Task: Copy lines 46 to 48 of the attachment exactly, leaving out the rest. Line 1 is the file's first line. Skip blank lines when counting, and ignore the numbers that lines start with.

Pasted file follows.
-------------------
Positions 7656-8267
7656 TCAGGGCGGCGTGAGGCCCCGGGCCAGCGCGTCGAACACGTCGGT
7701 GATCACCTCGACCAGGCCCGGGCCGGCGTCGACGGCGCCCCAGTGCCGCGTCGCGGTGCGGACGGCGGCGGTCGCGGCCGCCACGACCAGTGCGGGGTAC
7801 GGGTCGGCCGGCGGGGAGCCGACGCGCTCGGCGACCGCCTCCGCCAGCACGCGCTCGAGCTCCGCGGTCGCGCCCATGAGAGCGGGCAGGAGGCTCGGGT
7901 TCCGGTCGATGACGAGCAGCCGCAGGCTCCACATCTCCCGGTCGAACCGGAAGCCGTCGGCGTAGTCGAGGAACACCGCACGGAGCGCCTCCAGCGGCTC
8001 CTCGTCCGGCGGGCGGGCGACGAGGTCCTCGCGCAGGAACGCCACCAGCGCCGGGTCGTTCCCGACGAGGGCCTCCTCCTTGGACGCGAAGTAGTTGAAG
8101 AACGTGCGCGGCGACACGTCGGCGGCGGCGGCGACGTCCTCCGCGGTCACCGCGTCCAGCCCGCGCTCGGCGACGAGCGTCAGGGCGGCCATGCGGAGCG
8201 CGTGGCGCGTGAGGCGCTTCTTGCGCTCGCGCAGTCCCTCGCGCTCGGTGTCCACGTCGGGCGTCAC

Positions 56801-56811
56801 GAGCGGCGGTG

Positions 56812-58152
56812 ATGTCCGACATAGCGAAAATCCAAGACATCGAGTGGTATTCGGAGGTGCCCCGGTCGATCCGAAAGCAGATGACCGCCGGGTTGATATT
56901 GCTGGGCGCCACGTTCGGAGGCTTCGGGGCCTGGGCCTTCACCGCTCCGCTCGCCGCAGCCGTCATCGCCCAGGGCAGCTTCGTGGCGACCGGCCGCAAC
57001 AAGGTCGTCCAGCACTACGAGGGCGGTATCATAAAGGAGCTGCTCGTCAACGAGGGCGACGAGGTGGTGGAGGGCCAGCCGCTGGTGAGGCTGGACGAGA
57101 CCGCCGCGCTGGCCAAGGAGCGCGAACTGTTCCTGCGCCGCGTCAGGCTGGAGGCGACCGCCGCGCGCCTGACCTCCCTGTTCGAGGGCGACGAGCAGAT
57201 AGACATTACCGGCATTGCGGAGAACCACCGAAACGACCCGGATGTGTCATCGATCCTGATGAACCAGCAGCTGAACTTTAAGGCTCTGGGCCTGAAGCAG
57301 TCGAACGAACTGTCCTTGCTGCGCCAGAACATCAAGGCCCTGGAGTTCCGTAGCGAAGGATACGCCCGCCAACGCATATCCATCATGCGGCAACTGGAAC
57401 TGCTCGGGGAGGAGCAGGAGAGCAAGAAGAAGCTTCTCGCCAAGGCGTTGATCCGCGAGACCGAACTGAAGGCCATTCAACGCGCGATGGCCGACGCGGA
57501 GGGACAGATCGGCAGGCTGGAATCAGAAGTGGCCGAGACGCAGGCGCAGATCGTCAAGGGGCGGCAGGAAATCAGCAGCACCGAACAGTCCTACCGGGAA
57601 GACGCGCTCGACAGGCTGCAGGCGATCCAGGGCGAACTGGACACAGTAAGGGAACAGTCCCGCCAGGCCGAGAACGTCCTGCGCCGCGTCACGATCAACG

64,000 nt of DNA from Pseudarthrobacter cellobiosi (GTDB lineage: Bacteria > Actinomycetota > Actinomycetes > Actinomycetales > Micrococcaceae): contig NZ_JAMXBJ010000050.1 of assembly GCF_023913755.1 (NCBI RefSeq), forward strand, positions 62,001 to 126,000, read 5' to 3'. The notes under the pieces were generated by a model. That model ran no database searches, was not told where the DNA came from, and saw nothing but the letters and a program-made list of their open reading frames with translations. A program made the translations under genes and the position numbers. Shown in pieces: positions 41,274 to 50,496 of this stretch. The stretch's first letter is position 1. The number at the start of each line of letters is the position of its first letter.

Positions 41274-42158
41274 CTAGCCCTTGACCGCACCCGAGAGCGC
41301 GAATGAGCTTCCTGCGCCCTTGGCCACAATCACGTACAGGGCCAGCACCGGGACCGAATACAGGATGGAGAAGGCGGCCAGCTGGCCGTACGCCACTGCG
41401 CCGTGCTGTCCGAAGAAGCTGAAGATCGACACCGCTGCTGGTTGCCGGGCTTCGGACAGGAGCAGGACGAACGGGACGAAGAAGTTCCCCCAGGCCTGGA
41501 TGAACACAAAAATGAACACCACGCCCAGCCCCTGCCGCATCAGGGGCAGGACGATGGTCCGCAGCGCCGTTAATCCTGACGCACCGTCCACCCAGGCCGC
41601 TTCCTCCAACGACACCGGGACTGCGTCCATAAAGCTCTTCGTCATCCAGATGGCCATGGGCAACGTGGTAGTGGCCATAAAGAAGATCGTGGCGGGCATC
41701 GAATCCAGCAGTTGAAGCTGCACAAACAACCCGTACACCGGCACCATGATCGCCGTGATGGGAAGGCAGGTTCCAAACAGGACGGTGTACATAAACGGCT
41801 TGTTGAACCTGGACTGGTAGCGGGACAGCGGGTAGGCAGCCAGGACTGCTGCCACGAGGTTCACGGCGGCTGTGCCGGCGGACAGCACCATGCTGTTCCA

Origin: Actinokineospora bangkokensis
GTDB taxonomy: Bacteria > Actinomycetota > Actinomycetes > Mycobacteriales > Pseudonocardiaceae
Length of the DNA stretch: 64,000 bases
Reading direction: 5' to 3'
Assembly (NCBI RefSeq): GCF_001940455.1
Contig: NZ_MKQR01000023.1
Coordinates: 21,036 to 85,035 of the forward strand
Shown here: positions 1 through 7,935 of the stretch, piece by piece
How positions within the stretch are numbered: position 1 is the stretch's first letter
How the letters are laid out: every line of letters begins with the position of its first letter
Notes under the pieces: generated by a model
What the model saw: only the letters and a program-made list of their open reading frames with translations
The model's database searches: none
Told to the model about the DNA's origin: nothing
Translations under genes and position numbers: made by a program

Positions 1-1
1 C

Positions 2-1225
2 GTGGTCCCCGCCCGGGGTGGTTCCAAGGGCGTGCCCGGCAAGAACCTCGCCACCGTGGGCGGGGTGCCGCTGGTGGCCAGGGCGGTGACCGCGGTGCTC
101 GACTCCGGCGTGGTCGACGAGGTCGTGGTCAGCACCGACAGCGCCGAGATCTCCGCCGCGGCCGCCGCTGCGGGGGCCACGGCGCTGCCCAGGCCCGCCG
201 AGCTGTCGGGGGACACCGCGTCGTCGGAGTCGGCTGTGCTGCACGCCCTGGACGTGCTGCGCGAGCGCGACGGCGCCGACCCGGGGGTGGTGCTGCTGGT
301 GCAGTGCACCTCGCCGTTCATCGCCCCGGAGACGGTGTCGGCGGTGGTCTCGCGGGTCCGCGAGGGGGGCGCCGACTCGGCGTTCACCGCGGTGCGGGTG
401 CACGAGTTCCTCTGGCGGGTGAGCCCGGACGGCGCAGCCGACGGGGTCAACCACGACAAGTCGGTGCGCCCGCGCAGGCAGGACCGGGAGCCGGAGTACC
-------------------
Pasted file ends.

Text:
1 C

Positions 2-1225
2 GTGGTCCCCGCCCGGGGTGGTTCCAAGGGCGTGCCCGGCAAGAACCTCGCCACCGTGGGCGGGGTGCCGCTGGTGGCCAGGGCGGTGACCGCGGTGCTC